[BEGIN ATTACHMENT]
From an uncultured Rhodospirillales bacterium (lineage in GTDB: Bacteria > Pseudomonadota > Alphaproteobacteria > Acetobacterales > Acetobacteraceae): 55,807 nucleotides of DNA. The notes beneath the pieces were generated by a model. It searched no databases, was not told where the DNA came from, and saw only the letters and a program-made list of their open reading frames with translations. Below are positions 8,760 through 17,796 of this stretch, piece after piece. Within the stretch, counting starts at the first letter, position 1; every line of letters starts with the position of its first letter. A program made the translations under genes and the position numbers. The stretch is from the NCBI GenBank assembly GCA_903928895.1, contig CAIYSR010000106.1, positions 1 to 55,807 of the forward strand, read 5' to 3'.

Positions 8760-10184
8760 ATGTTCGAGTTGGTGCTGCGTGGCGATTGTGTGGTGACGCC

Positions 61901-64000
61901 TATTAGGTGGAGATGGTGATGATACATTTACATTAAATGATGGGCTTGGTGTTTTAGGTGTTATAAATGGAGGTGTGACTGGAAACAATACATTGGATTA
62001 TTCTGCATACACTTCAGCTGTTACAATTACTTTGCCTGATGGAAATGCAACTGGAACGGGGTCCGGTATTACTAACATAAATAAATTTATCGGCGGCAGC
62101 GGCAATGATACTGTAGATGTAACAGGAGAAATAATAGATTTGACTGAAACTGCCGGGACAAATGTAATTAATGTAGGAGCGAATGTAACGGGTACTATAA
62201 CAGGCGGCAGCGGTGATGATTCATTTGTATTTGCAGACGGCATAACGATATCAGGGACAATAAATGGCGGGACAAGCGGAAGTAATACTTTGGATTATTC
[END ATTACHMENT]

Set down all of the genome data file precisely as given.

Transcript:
From an uncultured Rhodospirillales bacterium (lineage in GTDB: Bacteria > Pseudomonadota > Alphaproteobacteria > Acetobacterales > Acetobacteraceae): 55,807 nucleotides of DNA. The notes beneath the pieces were generated by a model. It searched no databases, was not told where the DNA came from, and saw only the letters and a program-made list of their open reading frames with translations. Below are positions 8,760 through 17,796 of this stretch, piece after piece. Within the stretch, counting starts at the first letter, position 1; every line of letters starts with the position of its first letter. A program made the translations under genes and the position numbers. The stretch is from the NCBI GenBank assembly GCA_903928895.1, contig CAIYSR010000106.1, positions 1 to 55,807 of the forward strand, read 5' to 3'.

Positions 8760-10184
8760 ATGTTCGAGTTGGTGCTGCGTGGCGATTGTGTGGTGACGCC

Positions 61901-64000
61901 TATTAGGTGGAGATGGTGATGATACATTTACATTAAATGATGGGCTTGGTGTTTTAGGTGTTATAAATGGAGGTGTGACTGGAAACAATACATTGGATTA
62001 TTCTGCATACACTTCAGCTGTTACAATTACTTTGCCTGATGGAAATGCAACTGGAACGGGGTCCGGTATTACTAACATAAATAAATTTATCGGCGGCAGC
62101 GGCAATGATACTGTAGATGTAACAGGAGAAATAATAGATTTGACTGAAACTGCCGGGACAAATGTAATTAATGTAGGAGCGAATGTAACGGGTACTATAA
62201 CAGGCGGCAGCGGTGATGATTCATTTGTATTTGCAGACGGCATAACGATATCAGGGACAATAAATGGCGGGACAAGCGGAAGTAATACTTTGGATTATTC